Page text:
“It’s like I’m the valet,” said Ron Guidry, the former star pitcher known around the Yankees as Gator for his Louisiana roots. “Actually, I am the valet.”
When Berra arrived on Tuesday afternoon from New Jersey for his three- to four-week stay, Guidry, as always, was waiting for him at Tampa International Airport. Since Berra forgave George Steinbrenner in 1999 for firing him as the manager in 1985 through a subordinate and ended a 14-year boycott of the team, Guidry has been his faithful friend and loyal shepherd.
Guidry had a custom-made cap to certify his proud standing. The inscription reads, “Driving Mr. Yogi.”
“He’s a good guy,” Berra, the Yankees’ 85-year-old honorary patriarch, said during an interview at his museum in Little Falls, N.J. “We hang out together in spring training.”
By “hanging out,” Berra means being in uniform with the Yankees by day and having dinner with Guidry by night. That is, until Guidry, who loves to cook and rents a two-bedroom apartment across the road from where Berra stays, demands a break from their spring training rotation of the five restaurants that meet Berra’s approval.
“See, I really love the old man, but because of what we share — which is something very special — I can treat him more as a friend and I can say, ‘Get your butt in my truck or you’re staying,’ ” Guidry said. “He likes that kind of camaraderie, wants to be treated like everybody else, but because of who he is, that’s not how everybody around here treats him.
“So I’ll say, ‘Yogi, tonight we’re going to Fleming’s, then to Lee Roy Selmon’s tomorrow, and then the night after that you stay in your damn room, have a ham sandwich or whatever, because the world doesn’t revolve around you and I’m taking a night off.’ ”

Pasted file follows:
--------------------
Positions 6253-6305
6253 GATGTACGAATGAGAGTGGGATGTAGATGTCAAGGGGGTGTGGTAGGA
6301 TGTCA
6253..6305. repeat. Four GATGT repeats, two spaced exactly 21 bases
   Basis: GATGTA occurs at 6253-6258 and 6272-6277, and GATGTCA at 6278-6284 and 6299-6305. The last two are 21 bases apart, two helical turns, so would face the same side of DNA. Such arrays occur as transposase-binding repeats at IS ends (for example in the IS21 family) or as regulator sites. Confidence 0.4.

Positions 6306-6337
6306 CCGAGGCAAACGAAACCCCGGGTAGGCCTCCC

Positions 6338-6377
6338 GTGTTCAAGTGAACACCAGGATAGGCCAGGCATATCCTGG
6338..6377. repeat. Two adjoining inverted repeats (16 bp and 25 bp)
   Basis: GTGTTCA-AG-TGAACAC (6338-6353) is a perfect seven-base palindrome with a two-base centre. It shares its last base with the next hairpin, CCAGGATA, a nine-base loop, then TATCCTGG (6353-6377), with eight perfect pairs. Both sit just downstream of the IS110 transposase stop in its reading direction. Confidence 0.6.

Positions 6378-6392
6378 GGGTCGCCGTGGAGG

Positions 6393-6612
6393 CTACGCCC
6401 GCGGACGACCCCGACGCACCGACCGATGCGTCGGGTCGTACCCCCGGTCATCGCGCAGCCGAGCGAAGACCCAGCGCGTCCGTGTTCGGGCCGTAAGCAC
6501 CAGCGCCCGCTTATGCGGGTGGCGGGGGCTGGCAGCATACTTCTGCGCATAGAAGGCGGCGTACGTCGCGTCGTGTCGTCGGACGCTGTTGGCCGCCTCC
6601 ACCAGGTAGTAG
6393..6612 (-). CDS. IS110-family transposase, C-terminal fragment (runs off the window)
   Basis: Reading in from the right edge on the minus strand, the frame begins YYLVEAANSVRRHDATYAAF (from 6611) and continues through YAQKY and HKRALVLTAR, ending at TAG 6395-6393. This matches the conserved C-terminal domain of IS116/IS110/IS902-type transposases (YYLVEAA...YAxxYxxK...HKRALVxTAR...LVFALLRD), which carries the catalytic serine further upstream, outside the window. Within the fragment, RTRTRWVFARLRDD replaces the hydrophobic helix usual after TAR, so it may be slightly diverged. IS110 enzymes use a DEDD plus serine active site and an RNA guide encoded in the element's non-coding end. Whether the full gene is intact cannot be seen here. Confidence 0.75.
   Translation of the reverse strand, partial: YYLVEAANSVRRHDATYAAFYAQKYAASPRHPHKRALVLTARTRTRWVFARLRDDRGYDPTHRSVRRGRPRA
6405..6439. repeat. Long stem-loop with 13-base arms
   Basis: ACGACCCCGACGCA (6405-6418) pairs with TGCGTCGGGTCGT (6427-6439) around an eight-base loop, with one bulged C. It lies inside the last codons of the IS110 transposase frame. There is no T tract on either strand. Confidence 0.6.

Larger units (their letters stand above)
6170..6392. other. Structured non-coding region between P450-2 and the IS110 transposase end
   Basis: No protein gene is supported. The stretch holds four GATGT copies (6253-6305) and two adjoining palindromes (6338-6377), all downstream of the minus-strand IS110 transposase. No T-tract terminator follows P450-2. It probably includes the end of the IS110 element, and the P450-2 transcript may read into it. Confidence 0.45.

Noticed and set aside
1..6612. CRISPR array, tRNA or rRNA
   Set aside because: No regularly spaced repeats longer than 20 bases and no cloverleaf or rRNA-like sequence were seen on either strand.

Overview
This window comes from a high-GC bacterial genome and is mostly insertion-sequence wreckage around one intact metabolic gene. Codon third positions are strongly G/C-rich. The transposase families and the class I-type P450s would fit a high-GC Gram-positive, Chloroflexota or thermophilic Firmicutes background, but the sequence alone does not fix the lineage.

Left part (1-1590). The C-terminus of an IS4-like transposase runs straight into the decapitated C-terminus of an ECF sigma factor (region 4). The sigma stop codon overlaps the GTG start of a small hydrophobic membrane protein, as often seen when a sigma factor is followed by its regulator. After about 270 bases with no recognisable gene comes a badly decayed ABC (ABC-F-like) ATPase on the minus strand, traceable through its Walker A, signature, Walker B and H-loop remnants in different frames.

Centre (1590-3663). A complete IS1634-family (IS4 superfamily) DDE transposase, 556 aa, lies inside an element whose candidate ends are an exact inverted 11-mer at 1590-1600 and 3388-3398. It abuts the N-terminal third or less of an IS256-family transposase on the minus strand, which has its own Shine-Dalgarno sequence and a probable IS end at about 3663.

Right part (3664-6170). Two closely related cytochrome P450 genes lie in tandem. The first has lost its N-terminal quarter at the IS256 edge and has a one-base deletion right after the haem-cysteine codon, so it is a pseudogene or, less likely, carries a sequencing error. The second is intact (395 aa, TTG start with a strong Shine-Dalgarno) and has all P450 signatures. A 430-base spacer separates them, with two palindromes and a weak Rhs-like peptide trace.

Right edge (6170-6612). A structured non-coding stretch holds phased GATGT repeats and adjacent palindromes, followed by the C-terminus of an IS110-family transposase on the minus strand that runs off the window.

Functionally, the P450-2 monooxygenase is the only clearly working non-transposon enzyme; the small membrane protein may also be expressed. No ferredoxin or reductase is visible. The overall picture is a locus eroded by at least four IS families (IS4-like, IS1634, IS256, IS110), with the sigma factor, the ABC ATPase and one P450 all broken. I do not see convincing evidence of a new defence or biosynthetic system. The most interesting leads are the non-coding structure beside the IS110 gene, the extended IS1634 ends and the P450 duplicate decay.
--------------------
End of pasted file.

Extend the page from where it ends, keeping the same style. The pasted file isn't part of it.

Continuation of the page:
Berra played 18 years for the Yankees, from 1946 to 1963, and was part of 10 World Series champions. Guidry pitched from the mid-1970s through 1988, played on two World Series winners and was a Cy Young Award winner in 1978, when he was 25-3 with a 1.74 earned run average.
While Guidry was blossoming into one of baseball’s premier left-handers, Berra was a coach on Manager Billy Martin’s staff (and later became Guidry’s manager). They dressed at adjacent stalls in the clubhouse of the old Yankee Stadium. Eager to learn, Guidry would pepper Berra with questions about what he, as a former catcher, thought of hitters.
Berra would say, “You got a great catcher right over there,” nodding in the direction of Thurman Munson. But Guidry persisted, and their bond was formed.
During Berra’s self-imposed absence, Guidry saw him only on occasion, at card-signing shows and at Berra’s charity golf tournament near his home in Montclair, N.J. When Berra returned, the retired players he knew best were no longer part of the spring training instructional staff.
“There was really nobody else that he had to sit and talk with, to be around after the day at the ballpark,” Guidry said. “So I just told him, ‘I’ll pick you up, we’ll go out to supper,’ and that’s how it started. It wasn’t like I planned it. It just developed.”
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